How popular is the baby name Wolf in the United States right now? How popular was it historically? Find out using the graph below! Plus, check out all the blog posts that mention the name Wolf.

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Popularity of the Baby Name Wolf


Posts that Mention the Name Wolf

Name Quotes 81: Anne, Wendy, Charlie

It’s a new month — time for a new batch of name-related quotations!

From a write-up about Ryan Reynolds’ appearance on the Today show in mid-December:

After Hoda asked how he and Blake came up with the name of their third (a clever way to get the actor to publicly confirm what the name actually is), Reynolds quipped, “We haven’t yet! We’re gonna be original, and all the letters in her name are silent.” […] He continued, “I want to give her something to push against in life.”

From an article about the science of baby name trends (thank you, Uly!):

You can even see how the zeitgeist of the age affected American’s [sic] desire for novelty. As Matthew W. Hahn and Alexander Bentley found, the incidence of new, unusual names rose in the 20s, peaked around 1930, but then plummeted in the 40s and 50s. Then it shot up again in the 60s, before reversing and plummeting again in the late 70s. Why? If you wanted to engage in some armchair zeitgeist analysis, you could argue that this makes a crude sort of cultural sense: The “roaring 20s” and the 60s were both periods when significant subsets of the population treasured creative, rule-breaking behavior; the 50s and early 80s weren’t.

From an article announcing the cancellation of a TV series with a name-referencing title:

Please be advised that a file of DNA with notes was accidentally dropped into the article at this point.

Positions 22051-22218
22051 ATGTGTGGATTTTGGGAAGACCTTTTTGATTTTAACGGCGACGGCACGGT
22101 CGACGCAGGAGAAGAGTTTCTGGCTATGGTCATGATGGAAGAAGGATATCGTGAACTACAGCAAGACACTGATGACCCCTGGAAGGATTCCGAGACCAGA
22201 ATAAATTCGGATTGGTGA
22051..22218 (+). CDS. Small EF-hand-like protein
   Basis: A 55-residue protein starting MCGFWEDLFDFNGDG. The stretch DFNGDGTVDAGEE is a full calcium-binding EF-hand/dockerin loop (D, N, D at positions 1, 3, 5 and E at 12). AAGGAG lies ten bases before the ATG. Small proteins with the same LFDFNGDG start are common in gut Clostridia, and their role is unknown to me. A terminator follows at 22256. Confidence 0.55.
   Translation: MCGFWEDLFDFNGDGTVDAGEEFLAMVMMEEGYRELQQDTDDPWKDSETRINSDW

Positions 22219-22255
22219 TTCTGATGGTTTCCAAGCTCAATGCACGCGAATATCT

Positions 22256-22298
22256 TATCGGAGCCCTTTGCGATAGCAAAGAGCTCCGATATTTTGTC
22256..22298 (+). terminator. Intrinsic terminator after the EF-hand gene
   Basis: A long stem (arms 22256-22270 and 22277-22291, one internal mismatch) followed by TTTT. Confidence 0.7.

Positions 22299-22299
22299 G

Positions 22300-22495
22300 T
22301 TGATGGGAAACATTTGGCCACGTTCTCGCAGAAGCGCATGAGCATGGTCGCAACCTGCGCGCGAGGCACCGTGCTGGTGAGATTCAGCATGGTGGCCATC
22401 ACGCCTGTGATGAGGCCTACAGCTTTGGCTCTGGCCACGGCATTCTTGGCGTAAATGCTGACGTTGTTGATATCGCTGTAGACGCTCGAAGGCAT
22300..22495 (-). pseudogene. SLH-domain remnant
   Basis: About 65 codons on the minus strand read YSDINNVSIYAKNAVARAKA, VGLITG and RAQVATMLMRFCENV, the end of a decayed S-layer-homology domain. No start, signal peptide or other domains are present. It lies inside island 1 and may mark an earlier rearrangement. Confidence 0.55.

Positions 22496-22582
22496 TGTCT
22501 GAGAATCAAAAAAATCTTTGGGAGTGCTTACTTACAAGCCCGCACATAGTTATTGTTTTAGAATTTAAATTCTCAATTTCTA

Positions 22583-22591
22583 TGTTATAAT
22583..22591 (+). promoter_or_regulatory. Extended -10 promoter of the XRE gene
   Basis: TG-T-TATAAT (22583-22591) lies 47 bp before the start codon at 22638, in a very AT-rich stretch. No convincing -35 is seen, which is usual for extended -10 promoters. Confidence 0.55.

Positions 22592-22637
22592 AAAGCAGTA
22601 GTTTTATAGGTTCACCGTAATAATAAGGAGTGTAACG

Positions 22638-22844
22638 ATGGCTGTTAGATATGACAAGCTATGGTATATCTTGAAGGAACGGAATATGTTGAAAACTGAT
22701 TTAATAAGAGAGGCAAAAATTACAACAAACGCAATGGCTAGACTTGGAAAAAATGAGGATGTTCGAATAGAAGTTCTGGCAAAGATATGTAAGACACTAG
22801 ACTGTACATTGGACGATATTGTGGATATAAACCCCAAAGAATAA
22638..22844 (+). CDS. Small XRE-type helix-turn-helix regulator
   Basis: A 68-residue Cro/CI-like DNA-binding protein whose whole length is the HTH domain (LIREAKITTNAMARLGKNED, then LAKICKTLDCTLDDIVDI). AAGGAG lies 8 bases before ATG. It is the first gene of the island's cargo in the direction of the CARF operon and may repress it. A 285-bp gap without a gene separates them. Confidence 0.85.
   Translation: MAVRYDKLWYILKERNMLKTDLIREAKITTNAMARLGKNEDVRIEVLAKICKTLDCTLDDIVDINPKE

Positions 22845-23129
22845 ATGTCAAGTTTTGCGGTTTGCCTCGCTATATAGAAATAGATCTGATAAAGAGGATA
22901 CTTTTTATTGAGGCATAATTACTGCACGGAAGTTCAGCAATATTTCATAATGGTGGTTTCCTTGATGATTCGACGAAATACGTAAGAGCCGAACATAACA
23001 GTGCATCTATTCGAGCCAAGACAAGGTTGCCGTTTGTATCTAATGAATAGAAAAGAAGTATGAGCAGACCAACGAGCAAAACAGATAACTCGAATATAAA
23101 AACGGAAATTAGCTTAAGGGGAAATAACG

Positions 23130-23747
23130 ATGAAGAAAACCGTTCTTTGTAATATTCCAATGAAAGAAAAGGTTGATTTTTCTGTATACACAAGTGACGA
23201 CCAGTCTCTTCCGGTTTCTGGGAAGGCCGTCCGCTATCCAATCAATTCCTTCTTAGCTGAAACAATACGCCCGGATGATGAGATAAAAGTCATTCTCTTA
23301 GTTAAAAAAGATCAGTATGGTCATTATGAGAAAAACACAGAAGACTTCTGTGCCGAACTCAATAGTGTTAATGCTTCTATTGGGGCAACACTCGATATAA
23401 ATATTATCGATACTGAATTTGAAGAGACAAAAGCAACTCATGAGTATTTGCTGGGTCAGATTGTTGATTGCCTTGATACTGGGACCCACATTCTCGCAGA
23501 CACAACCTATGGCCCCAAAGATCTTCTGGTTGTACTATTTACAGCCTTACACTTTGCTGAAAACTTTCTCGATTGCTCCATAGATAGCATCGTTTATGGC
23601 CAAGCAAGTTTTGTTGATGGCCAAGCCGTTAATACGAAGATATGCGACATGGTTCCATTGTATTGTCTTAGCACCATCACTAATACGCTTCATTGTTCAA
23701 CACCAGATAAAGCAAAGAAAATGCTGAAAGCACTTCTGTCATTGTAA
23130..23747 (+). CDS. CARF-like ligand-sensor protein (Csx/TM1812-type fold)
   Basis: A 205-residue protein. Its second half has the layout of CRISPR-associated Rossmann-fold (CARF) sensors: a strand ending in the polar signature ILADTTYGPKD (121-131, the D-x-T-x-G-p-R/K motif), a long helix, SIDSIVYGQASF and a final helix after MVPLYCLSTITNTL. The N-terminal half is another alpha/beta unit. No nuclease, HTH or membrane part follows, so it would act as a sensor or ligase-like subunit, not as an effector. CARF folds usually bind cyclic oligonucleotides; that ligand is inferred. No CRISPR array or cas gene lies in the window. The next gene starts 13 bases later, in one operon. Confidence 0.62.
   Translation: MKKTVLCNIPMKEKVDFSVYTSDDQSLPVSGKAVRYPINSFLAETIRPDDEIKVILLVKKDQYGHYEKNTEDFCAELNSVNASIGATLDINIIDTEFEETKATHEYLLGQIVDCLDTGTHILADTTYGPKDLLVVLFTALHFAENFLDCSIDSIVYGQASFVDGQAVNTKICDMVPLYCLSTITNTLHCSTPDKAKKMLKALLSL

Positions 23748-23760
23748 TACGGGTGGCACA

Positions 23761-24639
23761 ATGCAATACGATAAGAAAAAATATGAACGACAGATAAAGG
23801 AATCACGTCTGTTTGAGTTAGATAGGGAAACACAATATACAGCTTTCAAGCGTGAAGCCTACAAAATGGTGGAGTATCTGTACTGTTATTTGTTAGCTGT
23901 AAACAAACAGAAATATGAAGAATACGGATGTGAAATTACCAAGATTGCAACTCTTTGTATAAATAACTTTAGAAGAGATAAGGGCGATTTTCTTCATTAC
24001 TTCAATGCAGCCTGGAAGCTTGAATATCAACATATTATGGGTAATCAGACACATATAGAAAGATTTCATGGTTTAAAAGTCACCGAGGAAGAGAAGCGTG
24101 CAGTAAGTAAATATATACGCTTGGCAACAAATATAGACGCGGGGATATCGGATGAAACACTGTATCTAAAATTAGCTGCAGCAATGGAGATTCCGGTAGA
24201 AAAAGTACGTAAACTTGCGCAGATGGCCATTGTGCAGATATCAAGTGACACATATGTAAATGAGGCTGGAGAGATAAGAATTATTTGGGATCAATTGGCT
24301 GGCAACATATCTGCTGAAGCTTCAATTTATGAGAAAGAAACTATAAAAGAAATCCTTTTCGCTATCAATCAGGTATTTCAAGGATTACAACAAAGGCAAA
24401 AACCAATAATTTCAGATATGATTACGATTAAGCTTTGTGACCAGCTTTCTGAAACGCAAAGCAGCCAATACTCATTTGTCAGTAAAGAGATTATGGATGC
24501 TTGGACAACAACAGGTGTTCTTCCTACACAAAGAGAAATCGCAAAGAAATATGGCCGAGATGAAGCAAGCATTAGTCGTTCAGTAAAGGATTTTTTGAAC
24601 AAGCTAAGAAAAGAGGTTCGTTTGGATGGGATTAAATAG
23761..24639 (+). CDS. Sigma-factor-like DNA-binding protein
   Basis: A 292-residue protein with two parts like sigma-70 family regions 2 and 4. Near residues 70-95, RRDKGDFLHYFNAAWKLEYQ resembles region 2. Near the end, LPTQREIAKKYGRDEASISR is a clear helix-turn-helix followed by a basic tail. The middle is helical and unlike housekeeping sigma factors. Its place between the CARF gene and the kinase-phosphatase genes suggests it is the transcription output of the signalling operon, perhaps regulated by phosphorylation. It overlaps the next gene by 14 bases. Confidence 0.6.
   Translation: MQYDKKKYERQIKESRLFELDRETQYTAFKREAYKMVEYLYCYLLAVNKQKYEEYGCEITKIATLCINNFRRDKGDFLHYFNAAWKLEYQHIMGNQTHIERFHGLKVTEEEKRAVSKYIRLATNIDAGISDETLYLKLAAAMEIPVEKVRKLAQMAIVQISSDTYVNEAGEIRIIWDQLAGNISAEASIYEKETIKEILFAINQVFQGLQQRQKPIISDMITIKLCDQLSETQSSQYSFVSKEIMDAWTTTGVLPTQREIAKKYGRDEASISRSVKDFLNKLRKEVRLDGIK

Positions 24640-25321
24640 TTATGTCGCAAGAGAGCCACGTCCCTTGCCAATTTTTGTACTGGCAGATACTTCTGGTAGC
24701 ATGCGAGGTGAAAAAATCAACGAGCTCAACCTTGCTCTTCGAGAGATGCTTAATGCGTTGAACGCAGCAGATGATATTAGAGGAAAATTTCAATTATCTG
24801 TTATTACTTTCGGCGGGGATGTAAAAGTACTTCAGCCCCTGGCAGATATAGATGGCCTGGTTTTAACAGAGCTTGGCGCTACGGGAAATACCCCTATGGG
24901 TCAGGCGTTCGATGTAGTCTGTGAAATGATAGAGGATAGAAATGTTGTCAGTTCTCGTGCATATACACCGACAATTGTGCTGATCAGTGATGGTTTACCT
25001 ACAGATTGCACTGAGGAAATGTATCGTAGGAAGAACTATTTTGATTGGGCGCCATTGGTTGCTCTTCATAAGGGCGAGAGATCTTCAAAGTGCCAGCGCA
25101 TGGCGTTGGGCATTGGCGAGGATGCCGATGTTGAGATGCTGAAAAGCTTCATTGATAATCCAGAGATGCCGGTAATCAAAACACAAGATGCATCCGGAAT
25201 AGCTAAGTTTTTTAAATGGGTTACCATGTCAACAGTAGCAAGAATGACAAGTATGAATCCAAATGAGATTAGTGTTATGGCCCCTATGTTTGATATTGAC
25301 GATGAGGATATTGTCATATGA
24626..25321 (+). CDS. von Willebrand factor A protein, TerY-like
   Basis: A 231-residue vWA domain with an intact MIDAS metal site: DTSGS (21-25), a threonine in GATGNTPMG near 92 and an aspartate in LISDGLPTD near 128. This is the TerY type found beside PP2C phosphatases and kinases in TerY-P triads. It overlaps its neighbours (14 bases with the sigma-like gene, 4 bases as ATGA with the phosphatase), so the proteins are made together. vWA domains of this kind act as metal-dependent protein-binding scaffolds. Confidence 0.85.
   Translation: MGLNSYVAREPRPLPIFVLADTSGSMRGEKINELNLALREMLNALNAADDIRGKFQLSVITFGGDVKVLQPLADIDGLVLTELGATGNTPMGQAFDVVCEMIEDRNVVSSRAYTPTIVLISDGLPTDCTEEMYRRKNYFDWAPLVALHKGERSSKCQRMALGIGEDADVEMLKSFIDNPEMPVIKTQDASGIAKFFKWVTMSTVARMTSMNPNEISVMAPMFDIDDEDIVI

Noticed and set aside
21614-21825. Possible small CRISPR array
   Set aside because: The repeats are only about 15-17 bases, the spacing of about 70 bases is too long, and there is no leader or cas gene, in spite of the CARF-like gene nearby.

The Netflix and CBC drama Anne With an E, adapted from Lucy Maud Montgomery’s beloved Anne of Green Gables, has been cancelled after three seasons.

From an article about the weirdly common celebrity baby name Charlie Wolf:

Celebrity moms and dads are going wild for the animal-inspired baby name Charlie Wolf.

Zooey Deschanel and her estranged husband, Jacob Pechenik, kicked off the trendy moniker when they welcomed their baby boy in 2017.

[…]

Lauren Conrad and William Tell welcomed their second little one in October 2019 — and named him Charlie Wolf as well.

[…]

The following month, another Charlie Wolf arrived — or rather, Charles Wolfe.

(The third one was born to former Bachelor in Paradise contestants Evan Bass and Carly Waddell.)

From an article and a blog post about the naming of Wendy’s:

When it came to deciding what to call the chain, [Dave Thomas] tried out the names of all five of his children before he settled on the nickname for his daughter, Melinda, which was Wendy.

Before my dad left us [in 2002], we had a long conversation about him naming the restaurant Wendy’s. It was the first time we’d ever had this conversation. He said, “You know what? I’m sorry.” I asked him what he meant. He explained, “I should’ve just named it after myself, because it put a lot of pressure on you.”